What Should a Waiver of Liability Include?


Waiver of liability is a legal deed with a dual purpose. On the one hand, it informs the consumer about the possible risks associated with the use of a particular product. On the other hand, it makes the consumer liable for the possible consequences of these risks, which, as one can easily guess, is beneficial for the supplier of the product. The product in this case means any good or service, for instance,

  • groceries;
  • clothing and footwear;
  • passenger and freight transportation services;
  • traveling and commercial hiking;
  • etc.

Will the court take into account the waiver of liability if adverse consequences do occur? This depends entirely on whether the liability waiver form is legally correct. Therefore, it is essential to understand what the document includes.

There can be many components of a disclaimer but we will focus on the main points:

  • list of risks;
  • exemption from liability;
  • acceptance of consequences.

Let us talk about each of them in more detail.

List of Risks

This is the easiest item to understand. Its idea is clear from the name. This is the most exhaustive list of the consequences that can occur when using the product. It is this part of the release of liability form or waiver software that has a useful informational function for the consumer. However, this does not mean that the provider of goods and services can overlook this point as the outcome of litigation depends to a large extent on how exhaustive the list of potential risks is if a potential risk does become an actual unfortunate event.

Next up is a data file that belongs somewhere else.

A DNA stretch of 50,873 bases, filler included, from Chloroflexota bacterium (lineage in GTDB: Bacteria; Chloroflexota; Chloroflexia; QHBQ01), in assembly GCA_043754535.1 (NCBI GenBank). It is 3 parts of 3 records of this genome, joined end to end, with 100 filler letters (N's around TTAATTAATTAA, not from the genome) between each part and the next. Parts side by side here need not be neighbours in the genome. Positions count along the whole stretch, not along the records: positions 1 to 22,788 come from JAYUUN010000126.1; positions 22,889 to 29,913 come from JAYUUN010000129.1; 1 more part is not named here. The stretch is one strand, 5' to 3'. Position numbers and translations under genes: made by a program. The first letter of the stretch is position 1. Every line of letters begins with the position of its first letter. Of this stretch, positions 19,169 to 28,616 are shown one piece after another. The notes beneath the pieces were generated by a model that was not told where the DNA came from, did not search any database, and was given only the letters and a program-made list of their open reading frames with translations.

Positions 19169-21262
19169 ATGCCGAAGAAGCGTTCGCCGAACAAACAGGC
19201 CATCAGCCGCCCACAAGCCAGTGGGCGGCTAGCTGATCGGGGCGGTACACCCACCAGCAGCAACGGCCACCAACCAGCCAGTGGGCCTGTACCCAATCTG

Therefore, it is recommended that this list also include possible inconveniences, even if they do not carry a direct threat to life and health. After all, even seemingly minor violations of conditions of comfort can cause lawsuits, which, in turn, can bury the developing business project.


In this paragraph, the consumer is informed that in the case of negative consequences of the use of the product, the listed entities are completely relieved of responsibility. As in the previous case, the list of subjects should be as complete as possible, otherwise, the court decision may not be in favour of the product supplier.

It is necessary to stipulate the release of liability not only for legal entities but also for individuals. acting in the interests of the provider of goods and services, such as

  • sales representatives;
  • advertising agents;
  • tour operators;
  • contractors;
  • staff and freelancers.

The issue of assignment is also worth mentioning – it is not always possible to clearly articulate a disclaimer of liability for a possible assignee of the company. The court may even consider such a clause as an attempt to evade liability. In any case, each such option will be considered on a case-by-case basis. There are many precedents when the substitution of a legal entity has helped to avoid legal prosecution. However, there are also quite a few cases with the contrary result

Accepting Risks

It should be clearly indicated that by signing this clause, the consumer confirms that s/he is fully aware of the possible risks and accepts responsibility for their occurrence, as well as their consequences, and waives any claims against the supplier and other legal entities and individuals that may be listed in it.

In addition, as experience shows, the court takes into account whether the form of disclaimer was visible and accessible to the consumer. It is recommended to use a bold large font, highlighting both the font. and the background with colour. It is recommended to read the release from liability template and use it to avoid any omissions.